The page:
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Associated Primes II

Today we’ll continue towards a primary decomposition for modules. First, I’ll list two facts without proof that may come up (they are quite straightforward to prove if you want to try). If R is any ring and 0\to M'\to M\to M''\to 0 is an exact sequence of R-modules, then Ass(M)\subset Ass(M')\cup Ass(M''). Secondly, if R is a Noetherian ring and M a non-zero finite R-module, then there is a chain 0=M_0\subset M_1\subset \cdots \subset M_n=M of submodules of M such that for each i we have M_i/M_{i-1}\simeq R/P_i with P_i\in Spec R.

I don’t remember, but I may have even proved that second one when talking about Artin-Rees. Now let R be Noetherian and M a finite R-module.

I) Ass(M) is finite. We induct on the length of the chain in the second fact. Suppose this is true for all M having a chain of the above form of length n-1. If N is a finite module with a chain of length n, then since R is Noetherian and N_{n-1} is a submodule it is also finite. So by the inductive hypothesis, Ass(N_{n-1}) is finite. Now consider the exact sequence 0\to N_{n-1} \to N \to N/N_{n-1}\to 0. By the first fact Ass(N)\subset Ass(N_{n-1})\cup Ass(N/N_{n-1}). But the chain has the condition that N/N_{n-1}\simeq R/P for some P\in Spec(R). Since Ass(R/P)=\{P\} we have that the cardinality of Ass(N) can increase by at most one from the cardinality of Ass(N_{n-1}) which was finite.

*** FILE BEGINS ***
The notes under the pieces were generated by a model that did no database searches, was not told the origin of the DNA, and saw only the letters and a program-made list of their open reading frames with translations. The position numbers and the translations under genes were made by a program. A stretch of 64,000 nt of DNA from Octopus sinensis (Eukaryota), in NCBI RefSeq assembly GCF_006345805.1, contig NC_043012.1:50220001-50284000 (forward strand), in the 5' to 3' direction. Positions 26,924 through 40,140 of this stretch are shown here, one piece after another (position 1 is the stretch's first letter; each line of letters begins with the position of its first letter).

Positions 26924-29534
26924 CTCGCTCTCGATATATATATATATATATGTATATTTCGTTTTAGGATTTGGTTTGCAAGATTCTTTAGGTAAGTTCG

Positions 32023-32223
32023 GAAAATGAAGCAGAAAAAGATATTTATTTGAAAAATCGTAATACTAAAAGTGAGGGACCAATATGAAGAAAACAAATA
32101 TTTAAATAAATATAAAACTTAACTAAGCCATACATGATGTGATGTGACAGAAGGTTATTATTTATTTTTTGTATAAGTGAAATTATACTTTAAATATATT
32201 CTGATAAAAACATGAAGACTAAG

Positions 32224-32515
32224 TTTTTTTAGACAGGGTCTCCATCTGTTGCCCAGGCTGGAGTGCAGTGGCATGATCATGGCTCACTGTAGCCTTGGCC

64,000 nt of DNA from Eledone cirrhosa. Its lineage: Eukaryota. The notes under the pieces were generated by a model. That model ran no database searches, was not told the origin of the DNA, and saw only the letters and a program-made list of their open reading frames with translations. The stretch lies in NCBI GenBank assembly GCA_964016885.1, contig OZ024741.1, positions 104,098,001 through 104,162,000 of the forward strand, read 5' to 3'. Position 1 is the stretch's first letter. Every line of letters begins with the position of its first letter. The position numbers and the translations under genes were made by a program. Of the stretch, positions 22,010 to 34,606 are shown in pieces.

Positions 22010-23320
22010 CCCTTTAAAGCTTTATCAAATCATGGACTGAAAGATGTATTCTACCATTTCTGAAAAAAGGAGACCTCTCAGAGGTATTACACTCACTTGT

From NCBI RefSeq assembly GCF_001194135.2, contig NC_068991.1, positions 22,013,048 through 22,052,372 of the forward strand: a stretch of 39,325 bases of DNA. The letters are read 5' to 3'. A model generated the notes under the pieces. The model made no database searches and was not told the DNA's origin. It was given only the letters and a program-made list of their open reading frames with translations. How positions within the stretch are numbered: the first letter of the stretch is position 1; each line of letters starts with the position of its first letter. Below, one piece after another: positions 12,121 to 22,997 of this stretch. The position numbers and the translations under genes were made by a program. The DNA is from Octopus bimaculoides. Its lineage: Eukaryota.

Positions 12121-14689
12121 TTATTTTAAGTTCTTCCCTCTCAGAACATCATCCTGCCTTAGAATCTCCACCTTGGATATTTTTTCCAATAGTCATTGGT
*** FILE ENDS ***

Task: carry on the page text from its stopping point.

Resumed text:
II) Ass(M)\subset Supp(M). Suppose P\in Ass(M). Then M contains a submodule isomorphic to R/P (it is just the image of the hom r\mapsto r\cdot x and apply first iso theorem). So 0\to R/P\to M is exact, so when we localize we still have an exact sequence 0\to R_P/PR_P\to M_P. Since R_P/PR_P\neq 0, M_P\neq 0 which means P\in Supp(M).

III) The set of minimal elements of Ass(M) coincides with the minimal elements of Supp(M). Well, (II) gave one inclusion so suppose P\in Supp(M) is a minimal element. Then since M_P\neq 0 by the last post we get that Ass(M_P)\neq \emptyset. But we also figured out a formula for this set Ass(M_P)=Ass(M)\cap Spec(R_P)\subset Supp(M)\cap Spec(R_P)=\{P\}. Thus by non-emptyness we must have P\in Ass(M).

Recall when we working in the Zariski topology on Spec(R). We have an operator on ideals V(I)=\{p\in Spec(R) : p\subset I\}, and the Zariski closed sets of Spec(R) are precisely those sets that are of the form V(I) for some I.